The word “wassail” comes from the Middle English toast waes hael – “good health”. It refers both to a drink and a pair of customs associated with the drink.The drink itself started out as something similar to mulled cider, but there were plenty of regional variations, and even now, if you Google “wassail recipes”, you’ll find a bewildering variety of options available to you. I take the lazy way out; a carton of Aspen mulling spice, a gallon of apple juice and a crock pot set on low and I’m all set. Traditionally served hot, it’s also delicious served cold, or you can warm it up in the microwave.
The earliest form of wassailing seems to have been a fertility ritual, focused specifically on fruit trees. A large bowl of wassail would be prepared – some of these bowls were very ornate – and it would be ceremoniously poured on the roots of the fruit trees, the aim being to ensure a bountiful harvest in the coming year.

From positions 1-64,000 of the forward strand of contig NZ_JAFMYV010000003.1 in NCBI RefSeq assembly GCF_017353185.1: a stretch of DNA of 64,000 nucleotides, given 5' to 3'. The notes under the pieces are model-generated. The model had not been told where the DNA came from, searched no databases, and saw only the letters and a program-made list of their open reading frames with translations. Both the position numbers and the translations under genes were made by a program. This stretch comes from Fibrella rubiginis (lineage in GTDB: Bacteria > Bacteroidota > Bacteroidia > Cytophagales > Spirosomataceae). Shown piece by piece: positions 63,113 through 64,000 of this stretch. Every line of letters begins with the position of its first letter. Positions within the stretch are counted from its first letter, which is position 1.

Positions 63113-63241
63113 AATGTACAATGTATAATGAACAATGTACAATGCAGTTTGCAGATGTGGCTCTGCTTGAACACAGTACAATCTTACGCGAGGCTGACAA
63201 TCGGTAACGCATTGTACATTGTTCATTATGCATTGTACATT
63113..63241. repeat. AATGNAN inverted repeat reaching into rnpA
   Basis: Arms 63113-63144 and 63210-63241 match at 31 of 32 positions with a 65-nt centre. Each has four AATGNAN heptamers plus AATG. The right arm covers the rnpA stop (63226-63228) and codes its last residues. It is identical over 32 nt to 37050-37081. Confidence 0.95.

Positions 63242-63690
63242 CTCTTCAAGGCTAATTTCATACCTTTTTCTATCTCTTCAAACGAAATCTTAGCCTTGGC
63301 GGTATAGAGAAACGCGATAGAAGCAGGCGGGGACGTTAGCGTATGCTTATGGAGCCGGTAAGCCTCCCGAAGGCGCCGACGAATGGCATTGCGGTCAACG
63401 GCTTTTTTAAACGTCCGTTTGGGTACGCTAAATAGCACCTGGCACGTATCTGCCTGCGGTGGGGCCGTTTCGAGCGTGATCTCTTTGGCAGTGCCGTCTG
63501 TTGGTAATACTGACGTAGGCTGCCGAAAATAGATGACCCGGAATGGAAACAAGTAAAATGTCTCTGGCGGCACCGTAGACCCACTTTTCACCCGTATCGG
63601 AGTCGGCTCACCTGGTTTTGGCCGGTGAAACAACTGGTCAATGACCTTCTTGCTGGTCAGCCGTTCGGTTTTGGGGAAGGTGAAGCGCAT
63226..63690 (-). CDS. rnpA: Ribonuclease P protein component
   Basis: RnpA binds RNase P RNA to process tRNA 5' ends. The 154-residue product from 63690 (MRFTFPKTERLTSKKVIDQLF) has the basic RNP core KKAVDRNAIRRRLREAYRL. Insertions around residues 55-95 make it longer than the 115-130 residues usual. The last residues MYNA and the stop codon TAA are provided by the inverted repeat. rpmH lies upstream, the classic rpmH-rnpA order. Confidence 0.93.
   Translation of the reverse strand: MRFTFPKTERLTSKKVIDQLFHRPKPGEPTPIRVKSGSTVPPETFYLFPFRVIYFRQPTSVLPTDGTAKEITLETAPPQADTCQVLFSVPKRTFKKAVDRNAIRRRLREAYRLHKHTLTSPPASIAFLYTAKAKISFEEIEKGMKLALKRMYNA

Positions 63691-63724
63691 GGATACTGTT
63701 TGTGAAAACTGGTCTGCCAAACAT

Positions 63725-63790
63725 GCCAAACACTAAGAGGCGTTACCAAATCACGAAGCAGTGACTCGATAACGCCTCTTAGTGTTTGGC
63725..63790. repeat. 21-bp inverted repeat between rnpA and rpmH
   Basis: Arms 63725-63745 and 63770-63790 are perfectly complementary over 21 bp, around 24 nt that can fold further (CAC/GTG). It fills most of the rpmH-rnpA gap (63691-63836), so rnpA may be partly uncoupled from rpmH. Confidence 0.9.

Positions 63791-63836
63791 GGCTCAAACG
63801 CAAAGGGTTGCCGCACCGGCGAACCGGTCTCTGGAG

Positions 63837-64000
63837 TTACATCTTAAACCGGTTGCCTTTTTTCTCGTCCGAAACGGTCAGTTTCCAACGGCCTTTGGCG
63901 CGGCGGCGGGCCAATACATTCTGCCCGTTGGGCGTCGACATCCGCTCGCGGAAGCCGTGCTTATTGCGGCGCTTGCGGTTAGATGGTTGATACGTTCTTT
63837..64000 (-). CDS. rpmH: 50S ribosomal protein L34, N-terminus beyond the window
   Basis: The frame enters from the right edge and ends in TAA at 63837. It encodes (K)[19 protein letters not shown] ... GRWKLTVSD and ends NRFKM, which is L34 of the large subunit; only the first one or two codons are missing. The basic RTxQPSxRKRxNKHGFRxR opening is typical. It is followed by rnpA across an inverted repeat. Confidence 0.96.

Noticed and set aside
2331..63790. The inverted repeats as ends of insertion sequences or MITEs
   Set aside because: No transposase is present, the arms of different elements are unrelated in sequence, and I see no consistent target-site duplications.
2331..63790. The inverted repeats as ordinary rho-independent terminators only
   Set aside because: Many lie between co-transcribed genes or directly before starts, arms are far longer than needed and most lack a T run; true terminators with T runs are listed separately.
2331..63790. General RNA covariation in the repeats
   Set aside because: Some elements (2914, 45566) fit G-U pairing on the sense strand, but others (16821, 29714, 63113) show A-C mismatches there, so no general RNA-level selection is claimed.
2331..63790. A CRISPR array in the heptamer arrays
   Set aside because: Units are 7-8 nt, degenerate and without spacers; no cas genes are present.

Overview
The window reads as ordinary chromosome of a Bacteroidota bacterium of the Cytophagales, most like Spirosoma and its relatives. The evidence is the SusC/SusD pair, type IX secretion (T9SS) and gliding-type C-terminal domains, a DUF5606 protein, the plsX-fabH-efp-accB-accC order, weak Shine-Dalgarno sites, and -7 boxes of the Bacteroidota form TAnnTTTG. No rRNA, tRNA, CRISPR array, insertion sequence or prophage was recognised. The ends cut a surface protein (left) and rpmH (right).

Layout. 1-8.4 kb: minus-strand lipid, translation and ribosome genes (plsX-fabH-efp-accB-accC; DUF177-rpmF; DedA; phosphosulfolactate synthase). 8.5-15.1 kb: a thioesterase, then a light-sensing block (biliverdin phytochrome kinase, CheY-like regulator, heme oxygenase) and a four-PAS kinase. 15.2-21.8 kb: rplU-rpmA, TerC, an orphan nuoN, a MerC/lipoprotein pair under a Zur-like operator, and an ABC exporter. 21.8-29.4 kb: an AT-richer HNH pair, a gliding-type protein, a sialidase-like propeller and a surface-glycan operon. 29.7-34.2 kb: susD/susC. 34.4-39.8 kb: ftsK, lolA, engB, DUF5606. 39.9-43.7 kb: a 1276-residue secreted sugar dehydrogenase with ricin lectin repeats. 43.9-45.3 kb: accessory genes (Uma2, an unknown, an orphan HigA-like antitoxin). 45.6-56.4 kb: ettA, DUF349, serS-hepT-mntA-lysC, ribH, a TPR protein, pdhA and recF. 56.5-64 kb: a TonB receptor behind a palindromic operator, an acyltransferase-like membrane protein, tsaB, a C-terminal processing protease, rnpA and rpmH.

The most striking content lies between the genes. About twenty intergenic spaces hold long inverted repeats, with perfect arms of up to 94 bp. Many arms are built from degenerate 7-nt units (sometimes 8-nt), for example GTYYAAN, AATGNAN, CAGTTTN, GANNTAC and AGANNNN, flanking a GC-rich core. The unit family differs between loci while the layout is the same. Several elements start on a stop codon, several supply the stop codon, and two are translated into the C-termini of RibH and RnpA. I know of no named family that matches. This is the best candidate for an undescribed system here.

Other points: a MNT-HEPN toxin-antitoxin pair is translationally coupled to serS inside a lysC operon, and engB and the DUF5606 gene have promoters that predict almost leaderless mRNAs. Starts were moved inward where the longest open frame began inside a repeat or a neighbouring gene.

A later custom, also called wassailing, involved groups of carolers going door to door to regale their neighbors with the music of the season. In return, they would receive food and drink (including wassail) and sometimes money. It is this latter custom, I suspect, that led to two well-known carols – Here We Come A-Wassailing and Here We Come A-Caroling – and explains why the tunes are identical.
For more information on the Winter Solstice and Yule, go to http://twitter.com/#!/candlegrove, or read The Winter Solstice, by John and Caitlin Matthews.